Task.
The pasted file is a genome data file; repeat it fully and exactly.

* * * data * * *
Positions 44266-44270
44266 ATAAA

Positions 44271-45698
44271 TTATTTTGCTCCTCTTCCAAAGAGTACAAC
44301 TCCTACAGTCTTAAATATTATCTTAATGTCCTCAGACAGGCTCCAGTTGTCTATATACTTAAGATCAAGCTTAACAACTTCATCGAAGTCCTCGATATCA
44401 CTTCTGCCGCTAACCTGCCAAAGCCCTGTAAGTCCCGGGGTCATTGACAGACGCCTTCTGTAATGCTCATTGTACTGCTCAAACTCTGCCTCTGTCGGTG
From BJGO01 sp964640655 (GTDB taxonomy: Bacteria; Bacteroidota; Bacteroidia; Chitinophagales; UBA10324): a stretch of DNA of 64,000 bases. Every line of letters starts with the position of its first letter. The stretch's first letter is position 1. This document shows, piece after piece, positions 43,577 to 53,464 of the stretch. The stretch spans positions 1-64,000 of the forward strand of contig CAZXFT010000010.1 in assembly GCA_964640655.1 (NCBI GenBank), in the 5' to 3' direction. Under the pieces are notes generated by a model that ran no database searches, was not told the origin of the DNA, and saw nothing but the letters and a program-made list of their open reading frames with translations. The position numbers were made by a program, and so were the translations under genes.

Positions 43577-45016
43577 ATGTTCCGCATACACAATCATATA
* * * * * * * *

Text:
Positions 44266-44270
44266 ATAAA

Positions 44271-45698
44271 TTATTTTGCTCCTCTTCCAAAGAGTACAAC
44301 TCCTACAGTCTTAAATATTATCTTAATGTCCTCAGACAGGCTCCAGTTGTCTATATACTTAAGATCAAGCTTAACAACTTCATCGAAGTCCTCGATATCA
44401 CTTCTGCCGCTAACCTGCCAAAGCCCTGTAAGTCCCGGGGTCATTGACAGACGCCTTCTGTAATGCTCATTGTACTGCTCAAACTCTGCCTCTGTCGGTG
From BJGO01 sp964640655 (GTDB taxonomy: Bacteria; Bacteroidota; Bacteroidia; Chitinophagales; UBA10324): a stretch of DNA of 64,000 bases. Every line of letters starts with the position of its first letter. The stretch's first letter is position 1. This document shows, piece after piece, positions 43,577 to 53,464 of the stretch. The stretch spans positions 1-64,000 of the forward strand of contig CAZXFT010000010.1 in assembly GCA_964640655.1 (NCBI GenBank), in the 5' to 3' direction. Under the pieces are notes generated by a model that ran no database searches, was not told the origin of the DNA, and saw nothing but the letters and a program-made list of their open reading frames with translations. The position numbers were made by a program, and so were the translations under genes.

Positions 43577-45016
43577 ATGTTCCGCATACACAATCATATA